Posts Tagged ‘LeSean McCoy’

The NFC East is always a fight. Whether it is among the fans or on the field, it will never be claimed easily. Last season, it was taken via heist on the field, when a new arrival in Washington DC took the previous season’s bottom feeders to a level the organization had not reached in 13 years, and in a fashion they’d never seen before.

But staying on top has much more struggle than reaching it, and Robert Griffin III and his Redskins are primed to discover this. The battle to hold the crown will be highlighted by a brand new approach in Philadelphia, a coach that’s likely pushing to hold onto his livelihood in Dallas and a Giants team that’s search for a new identity with familiar faces.

There were some gutsy wins a year ago, such as the Redskins sweeping the season series from Dallas, and the Eagles pulling out their last win in what would prove to be in nearly a two month span over the Giants, which ultimately ended up costing New York a playoff shot. There’s not many division that break down the middle closer than the NFC East does, and once again there may very well be only one ticket to the Playoffs provided from this division. So there will be no love lost once again, not as if there ever was any in the first place.

All-Division Team

QB: Robert Griffin III, RB: LeSean McCoy, Alfred Morris, WR: Dez Bryant, Victor Cruz, Hakeem Nicks, TE: Jason Witten, OT: Jason Peters, Trent Williams, OG: Todd Herremans, Kory Litchensteiger, C: David Baas

DE: DeMarcus Ware, Jason Pierre-Paul, DT/NT: Jay Ratliff, Issac Sopoaga, OLB: Brian Orakpo, Ryan Kerrigan, MLB: Sean Lee, Demeco Ryans, CB: Morris Claiborne, Brandon Flowers, FS: Nate Allen, SS: Brandon Merriweather

K: Dan Bailey, P: Donnie Jones, KR: David Wilson, PR: Desean Jackson

Coming off his second consecutive 8-8 year, Romo is facing a season where a corner is needed to be turned.

Coming off his second consecutive 8-8 year, Romo is facing the task of leading the way for what needs to be turning the corner season, as well as a return to the playoffs for the first time in four years.

DALLAS COWBOYS (8-8 in 2012)

The Good: It finally clicked for Dez last year, and he began to deliver on the warehouse full of talent that he’s had for years. In his breakout season, he posted totals of 1,382 yards on 92 catches and 12 touchdowns, and became a regular playmaker in an offense full of steady, but not game breaking talents. 16 games of him playing at the level he finished 2012 at could change everything about the potential of this offense, and yes, even Tony Romo.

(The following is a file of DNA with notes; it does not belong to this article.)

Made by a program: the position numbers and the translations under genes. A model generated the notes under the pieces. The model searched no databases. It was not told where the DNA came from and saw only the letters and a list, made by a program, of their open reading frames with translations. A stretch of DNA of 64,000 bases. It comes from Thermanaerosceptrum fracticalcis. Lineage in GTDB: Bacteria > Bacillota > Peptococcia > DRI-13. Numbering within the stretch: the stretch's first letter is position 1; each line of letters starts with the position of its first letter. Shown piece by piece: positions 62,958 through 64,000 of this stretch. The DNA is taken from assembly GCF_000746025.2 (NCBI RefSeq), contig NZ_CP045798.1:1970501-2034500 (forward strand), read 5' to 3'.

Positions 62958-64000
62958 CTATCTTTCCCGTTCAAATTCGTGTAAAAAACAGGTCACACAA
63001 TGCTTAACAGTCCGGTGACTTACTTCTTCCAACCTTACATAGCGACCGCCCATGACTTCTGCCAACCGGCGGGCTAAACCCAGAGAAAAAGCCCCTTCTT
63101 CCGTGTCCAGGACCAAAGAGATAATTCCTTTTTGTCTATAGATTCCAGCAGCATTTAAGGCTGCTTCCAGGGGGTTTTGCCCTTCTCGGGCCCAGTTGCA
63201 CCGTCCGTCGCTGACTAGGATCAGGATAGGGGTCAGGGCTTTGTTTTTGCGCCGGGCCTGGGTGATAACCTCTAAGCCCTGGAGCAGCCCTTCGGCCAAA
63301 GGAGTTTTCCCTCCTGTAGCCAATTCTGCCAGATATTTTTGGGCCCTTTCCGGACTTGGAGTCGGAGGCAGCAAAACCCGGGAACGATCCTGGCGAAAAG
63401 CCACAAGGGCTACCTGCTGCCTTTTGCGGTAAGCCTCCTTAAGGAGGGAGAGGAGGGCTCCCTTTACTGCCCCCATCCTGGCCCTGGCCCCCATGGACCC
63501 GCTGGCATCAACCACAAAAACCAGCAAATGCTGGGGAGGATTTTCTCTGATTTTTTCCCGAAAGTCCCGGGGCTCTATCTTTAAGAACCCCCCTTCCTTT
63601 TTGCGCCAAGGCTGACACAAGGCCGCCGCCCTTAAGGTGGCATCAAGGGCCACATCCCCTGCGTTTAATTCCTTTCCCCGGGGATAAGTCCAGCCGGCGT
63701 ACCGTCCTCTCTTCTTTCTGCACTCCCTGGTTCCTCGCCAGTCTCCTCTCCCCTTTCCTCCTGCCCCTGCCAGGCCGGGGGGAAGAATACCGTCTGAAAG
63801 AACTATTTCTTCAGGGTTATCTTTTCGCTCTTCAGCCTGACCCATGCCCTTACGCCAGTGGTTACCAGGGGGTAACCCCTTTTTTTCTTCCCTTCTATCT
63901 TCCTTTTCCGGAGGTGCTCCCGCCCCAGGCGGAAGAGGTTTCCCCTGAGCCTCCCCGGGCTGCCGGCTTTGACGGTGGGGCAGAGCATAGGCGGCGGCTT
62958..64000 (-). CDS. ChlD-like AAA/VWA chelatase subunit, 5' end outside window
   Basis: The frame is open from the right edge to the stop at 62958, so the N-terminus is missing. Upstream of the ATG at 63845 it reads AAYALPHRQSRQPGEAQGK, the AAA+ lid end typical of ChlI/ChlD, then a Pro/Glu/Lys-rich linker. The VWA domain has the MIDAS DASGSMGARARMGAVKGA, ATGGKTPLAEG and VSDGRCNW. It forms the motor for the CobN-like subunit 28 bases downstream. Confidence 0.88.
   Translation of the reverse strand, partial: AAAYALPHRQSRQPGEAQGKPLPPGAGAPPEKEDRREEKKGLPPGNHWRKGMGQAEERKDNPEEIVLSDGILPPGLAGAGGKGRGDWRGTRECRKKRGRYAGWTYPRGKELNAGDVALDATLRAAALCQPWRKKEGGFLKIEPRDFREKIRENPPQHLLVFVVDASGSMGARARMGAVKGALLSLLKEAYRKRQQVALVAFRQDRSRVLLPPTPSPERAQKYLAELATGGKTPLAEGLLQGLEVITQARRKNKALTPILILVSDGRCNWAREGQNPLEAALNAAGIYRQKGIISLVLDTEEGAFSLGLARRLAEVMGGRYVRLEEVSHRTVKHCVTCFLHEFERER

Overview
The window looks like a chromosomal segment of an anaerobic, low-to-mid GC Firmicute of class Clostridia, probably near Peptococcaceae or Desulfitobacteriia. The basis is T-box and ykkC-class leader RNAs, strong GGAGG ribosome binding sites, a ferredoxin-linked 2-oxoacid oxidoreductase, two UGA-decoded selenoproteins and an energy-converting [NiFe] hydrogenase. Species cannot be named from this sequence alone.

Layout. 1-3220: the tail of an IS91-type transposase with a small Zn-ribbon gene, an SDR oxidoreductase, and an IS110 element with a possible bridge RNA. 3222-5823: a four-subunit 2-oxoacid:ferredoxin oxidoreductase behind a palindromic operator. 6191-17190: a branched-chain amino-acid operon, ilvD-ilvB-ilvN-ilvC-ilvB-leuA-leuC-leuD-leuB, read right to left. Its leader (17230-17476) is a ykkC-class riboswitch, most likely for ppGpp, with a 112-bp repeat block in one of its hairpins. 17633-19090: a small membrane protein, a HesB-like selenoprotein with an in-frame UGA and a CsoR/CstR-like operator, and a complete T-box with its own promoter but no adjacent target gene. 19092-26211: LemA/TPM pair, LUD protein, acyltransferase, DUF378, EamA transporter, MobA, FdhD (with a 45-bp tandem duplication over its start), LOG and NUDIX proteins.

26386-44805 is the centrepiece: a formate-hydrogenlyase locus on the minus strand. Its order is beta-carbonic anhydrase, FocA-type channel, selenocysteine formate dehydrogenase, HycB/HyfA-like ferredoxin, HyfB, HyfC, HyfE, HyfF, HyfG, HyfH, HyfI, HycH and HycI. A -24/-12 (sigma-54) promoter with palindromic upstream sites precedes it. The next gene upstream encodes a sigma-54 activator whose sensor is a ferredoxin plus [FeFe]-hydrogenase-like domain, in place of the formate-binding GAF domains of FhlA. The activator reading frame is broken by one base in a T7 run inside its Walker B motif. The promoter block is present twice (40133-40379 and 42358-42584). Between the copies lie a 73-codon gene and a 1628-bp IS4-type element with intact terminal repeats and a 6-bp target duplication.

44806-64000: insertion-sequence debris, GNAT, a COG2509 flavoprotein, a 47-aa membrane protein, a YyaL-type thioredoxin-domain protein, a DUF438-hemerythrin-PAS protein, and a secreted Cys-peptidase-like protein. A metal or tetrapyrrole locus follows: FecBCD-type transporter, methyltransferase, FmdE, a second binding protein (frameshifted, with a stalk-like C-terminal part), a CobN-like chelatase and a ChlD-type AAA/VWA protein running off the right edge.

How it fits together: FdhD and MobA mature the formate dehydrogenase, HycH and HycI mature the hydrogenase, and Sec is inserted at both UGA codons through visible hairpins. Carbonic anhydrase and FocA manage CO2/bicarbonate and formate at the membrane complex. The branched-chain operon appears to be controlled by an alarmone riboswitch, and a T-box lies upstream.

The Bad: Are they ready to play hardnosed football yet up front? Two of their previous three first round picks have been dedicated to bettering the offensive line, between Tyron Smith and Travis Frederick, so the effort is on. But with the perennially fragile Demarco Murray and an immediate need to keep Romo upright to deliver to the plethora of targets on offense, the difference between a run for the division or not starts with the development upfront paying out.

X-Factor—Sean Lee: The rangy, tackling machine in the middle of defense is the key to the success of the unit. He ran up big games of 10 and 14 tackles early in the year, before heading the PUP list after a toe injury in week 7 a year ago. His health and availability is a non-negotiable element of the success of a team whose linebacker corps are young and now without DeMarcus Ware, who moves to defensive end.

Record: NYG (W), @KC (W), STL (W), @SD (W), DEN (L), WSH (L), @PHI (L), @DET (W), MIN (W), @NO (W), @NYG (L), OAK (W), @CHI (L), GB (L), @WSH (L), PHI (W)

Prediction: There’s always going to be questions about the Cowboy’s consistency as long as Romo is calling the shots, but the biggest issue for them is finding consistency within the division. Jason Garrett is likely running short on opportunities to produce this, and health of his defensive unit will likely be the deciding factor for the season. A tough late season run with trips to Chicago and Washington, as well as hosting Green Bay will call the difference in a division title or the mud of a wild card push, with the former being more likely. 9-7


Cruz topped 1,000 yards for the second consecutive season, and has found the endzone 19 times in the previous two years.

Cruz topped 1,000 yards for the second consecutive season, and has found the endzone 19 times in the previous two years. He returns to be responsible for more of the production in NY than ever before.

NEW YORK GIANTS (9-7 in 2012)

The Good: They have undergone a steady change over the past few years, and it has returned several promising offensive tools. Between Rueben Randle, Brandon Myers and Ramses Barden, the offensive unit has a lot of breakthrough potential this season. Add in the luxury of staying in complimentary roles around Victor Cruz and Hakeem Nicks leading the way, along with Eli Manning, who has an underrated ability to bring out the best in young receivers, calling the shots for them.